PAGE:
JPMorgan Cuts Forecast for Emerging Market Corporate Defaults

FILE PHOTO: A man walks into the JP Morgan headquarters at Canary Wharf in London May 11, 2012. REUTERS/Dylan Martinez/File Photo
FILE PHOTO: A man walks into the JP Morgan headquarters at Canary Wharf in London May 11, 2012. REUTERS/Dylan Martinez/File Photo
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JPMorgan Cuts Forecast for Emerging Market Corporate Defaults

FILE PHOTO: A man walks into the JP Morgan headquarters at Canary Wharf in London May 11, 2012. REUTERS/Dylan Martinez/File Photo
FILE PHOTO: A man walks into the JP Morgan headquarters at Canary Wharf in London May 11, 2012. REUTERS/Dylan Martinez/File Photo

Investment bank JPMorgan cut on Monday its forecast of the number of emerging market companies expected to default on their debt, following the biggest improvement in distressed-level market pricing since 2016.
With some defaults out the way and others not having materialized, 2024 is also expected to be the first year since the start of the COVID-19 pandemic in 2020 that EM corporate default levels fall below the historical average.
The bank lowered its high yield or 'junk'-rated EM corporate default forecast to 3.6% from 4.0% globally and to 2.1% from 2.9% for firms in the closely-followed CEMBI Broad Diversified index, which is run by a separate JPMorgan unit.
"We see lower risks for the rest of the year as some of the default candidates rolled off and others already materialized, while new additions were limited," the bank's analysts said in a research note.
Problems are expected to stay concentrated in China's property sector and among "repeat defaulters" in the likes of Latin America, although the bank also pointed out that there had not been a Ukrainian default yet this year, despite its war.
Regionally, Asia's default forecast was left at 4.5% overall and 2.5% for the CEMBI group. Latin America's was cut by 1% to 4.6% and to 2.8% for the CEMBI.
EM Europe was lowered to 2.0% from 3.0% and to 2.3% for CEMBI BD HY, while Middle East & Africa was nudged up to 0.6% from 0.5%, with the CEMBI at 0.5%.
According to Reuters, the note highlighted how much more optimistic international investors now seemed to be.
The share of EM firms viewed as being in a "distressed" state and at serious risk of default had plunged 7% this year - distress being defined as having a 1,000 basis point risk premium or 'spread' on their bonds.
That is the largest improvement in any calendar year since 2016, JPMorgan's analysts added.
"Assuming 50% of bonds trading at distressed levels may default 12 months forward suggests a 4.6% default rate, but we believe this outcome is unlikely," they said.
This was because more than half the distressed volume is from China, where bond prices are depressed in excess of the actual default risk, they added.



New Legislation Facilitates Investment in Saudi Tourism Sector

Saudi Minister of Tourism Ahmed Al-Khatib (Asharq Al-Awsat)
Saudi Minister of Tourism Ahmed Al-Khatib (Asharq Al-Awsat)
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New Legislation Facilitates Investment in Saudi Tourism Sector

Saudi Minister of Tourism Ahmed Al-Khatib (Asharq Al-Awsat)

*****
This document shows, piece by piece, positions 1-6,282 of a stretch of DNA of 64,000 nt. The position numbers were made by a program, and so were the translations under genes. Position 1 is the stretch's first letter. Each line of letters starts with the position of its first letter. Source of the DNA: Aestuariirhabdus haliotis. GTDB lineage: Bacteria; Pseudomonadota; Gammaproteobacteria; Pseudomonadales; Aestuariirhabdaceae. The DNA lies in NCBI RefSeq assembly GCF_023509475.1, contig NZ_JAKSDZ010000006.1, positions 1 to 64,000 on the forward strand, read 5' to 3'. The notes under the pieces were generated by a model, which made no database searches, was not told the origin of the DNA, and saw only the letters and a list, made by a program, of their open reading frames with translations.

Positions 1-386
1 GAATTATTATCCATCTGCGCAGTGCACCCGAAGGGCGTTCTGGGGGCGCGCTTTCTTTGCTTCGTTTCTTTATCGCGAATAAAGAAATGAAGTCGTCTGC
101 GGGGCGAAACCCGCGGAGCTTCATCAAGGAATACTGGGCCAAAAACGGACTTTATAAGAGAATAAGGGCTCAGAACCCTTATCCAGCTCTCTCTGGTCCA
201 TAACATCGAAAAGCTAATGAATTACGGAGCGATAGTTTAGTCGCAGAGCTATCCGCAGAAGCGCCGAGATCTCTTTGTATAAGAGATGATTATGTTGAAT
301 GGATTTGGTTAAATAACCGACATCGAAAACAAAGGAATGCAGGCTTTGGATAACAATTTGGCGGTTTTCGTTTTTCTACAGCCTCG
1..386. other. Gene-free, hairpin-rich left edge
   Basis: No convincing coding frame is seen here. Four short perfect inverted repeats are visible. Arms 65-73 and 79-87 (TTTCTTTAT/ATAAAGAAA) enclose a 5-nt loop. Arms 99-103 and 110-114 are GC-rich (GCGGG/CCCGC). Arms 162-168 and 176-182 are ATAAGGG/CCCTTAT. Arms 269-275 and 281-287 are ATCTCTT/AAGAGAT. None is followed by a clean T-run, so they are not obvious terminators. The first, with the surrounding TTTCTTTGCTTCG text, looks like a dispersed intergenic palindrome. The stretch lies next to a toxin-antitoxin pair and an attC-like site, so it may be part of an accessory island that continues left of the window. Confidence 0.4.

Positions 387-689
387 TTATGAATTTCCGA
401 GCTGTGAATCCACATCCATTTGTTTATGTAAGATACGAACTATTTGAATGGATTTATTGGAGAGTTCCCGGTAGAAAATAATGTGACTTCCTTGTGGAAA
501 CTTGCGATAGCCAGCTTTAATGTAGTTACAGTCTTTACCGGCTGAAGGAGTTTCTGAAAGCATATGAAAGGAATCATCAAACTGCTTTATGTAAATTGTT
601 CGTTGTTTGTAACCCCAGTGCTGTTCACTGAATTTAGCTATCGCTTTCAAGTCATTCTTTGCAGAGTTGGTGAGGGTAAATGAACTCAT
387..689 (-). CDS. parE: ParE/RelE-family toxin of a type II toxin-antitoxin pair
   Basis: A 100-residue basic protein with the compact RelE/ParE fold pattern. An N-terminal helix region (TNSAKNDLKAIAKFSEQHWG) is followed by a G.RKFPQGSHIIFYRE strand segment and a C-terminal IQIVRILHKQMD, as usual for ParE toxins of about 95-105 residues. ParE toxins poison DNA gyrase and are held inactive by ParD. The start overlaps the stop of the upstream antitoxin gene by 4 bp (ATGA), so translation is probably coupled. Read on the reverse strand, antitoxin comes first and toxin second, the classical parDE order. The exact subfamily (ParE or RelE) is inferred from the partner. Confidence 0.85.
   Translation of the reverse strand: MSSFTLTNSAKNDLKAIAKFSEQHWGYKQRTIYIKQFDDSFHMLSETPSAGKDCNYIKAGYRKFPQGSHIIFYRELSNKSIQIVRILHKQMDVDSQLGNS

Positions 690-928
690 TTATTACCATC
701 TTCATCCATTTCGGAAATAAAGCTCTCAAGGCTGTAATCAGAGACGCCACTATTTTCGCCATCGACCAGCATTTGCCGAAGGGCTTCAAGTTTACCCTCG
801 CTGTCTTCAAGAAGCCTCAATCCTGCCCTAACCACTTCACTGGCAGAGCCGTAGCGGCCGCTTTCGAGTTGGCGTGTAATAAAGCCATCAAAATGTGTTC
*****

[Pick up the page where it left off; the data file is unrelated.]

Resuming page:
Saudi Minister of Tourism Ahmed Al-Khatib (Asharq Al-Awsat)

Saudi Minister of Tourism Ahmed Al-Khatib said, in an interview with Asharq Al-Awsat, that work is underway on new regulations and legislation that will facilitate the investment process in the Kingdom.
Saudi Arabia is witnessing a major transformation in the tourism sector after it enacted and developed a number of regulations and launched mega projects that allowed the country to attract more than 100 million visitors last year, the target initially set for 2030.
During a press conference on Wednesday at the Abu Faraj heritage palaces in Al-Aziza, west of the city of Abha in the southern Aseer region, Al-Khatib revealed the ministry’s moves to provide appropriate long-term funding at a competitive cost in order to encourage investment in the Saudi tourism system.
In his remarks to Asharq Al-Awsat, the minister pointed to the most prominent achievements in the sector, revealing that the Kingdom received 60 million visitors during the first half of 2024, with spending amounting to SAR 143 billion ($38.1 billion), recording about 10 percent growth in the number of tourists and spending.
He added that by the end of the first half of this year, the sector’s contribution to the gross domestic product had reached 5 percent, and was moving steadily toward achieving 10 percent, which is equivalent to SAR 600-700 billion of tourism income.
Moreover, Al-Khatib also spoke about the launch of the Bachelor of International Hospitality Management program, a partnership between the Ministry of Tourism, King Khalid University, and Hong Kong Polytechnic University.
He noted that a memorandum of understanding was signed between the Ministry of Tourism and the Colleges of Excellence Company, with the aim of developing human capabilities and expanding international specialized technical colleges and strategic partnership institutes in the field of tourism and hospitality.
Al-Khateeb said 10,000 training opportunities both inside and outside the Kingdom would be allocated to those working in the Aseer region’s tourism sector.
The National Tourism Strategy aims to reach over 150 million local and international tourists by 2030. In 2023, it reached 109 million.
The minister added: “The Tourism Development Fund plays an important role in providing financing, allocating SAR 7.4 billion to enable over 100 tourism projects around the Kingdom with a value exceeding SAR 35 billion.”
He pointed out that the fund financed 10 major projects in the Aseer region, ranging from international hotels to multi-use projects with a value exceeding one billion riyals. International hotel brands included: InterContinental Residence in Abha, DoubleTree in Khamis Mushait Governorate, and Khayal Walk Boulevard.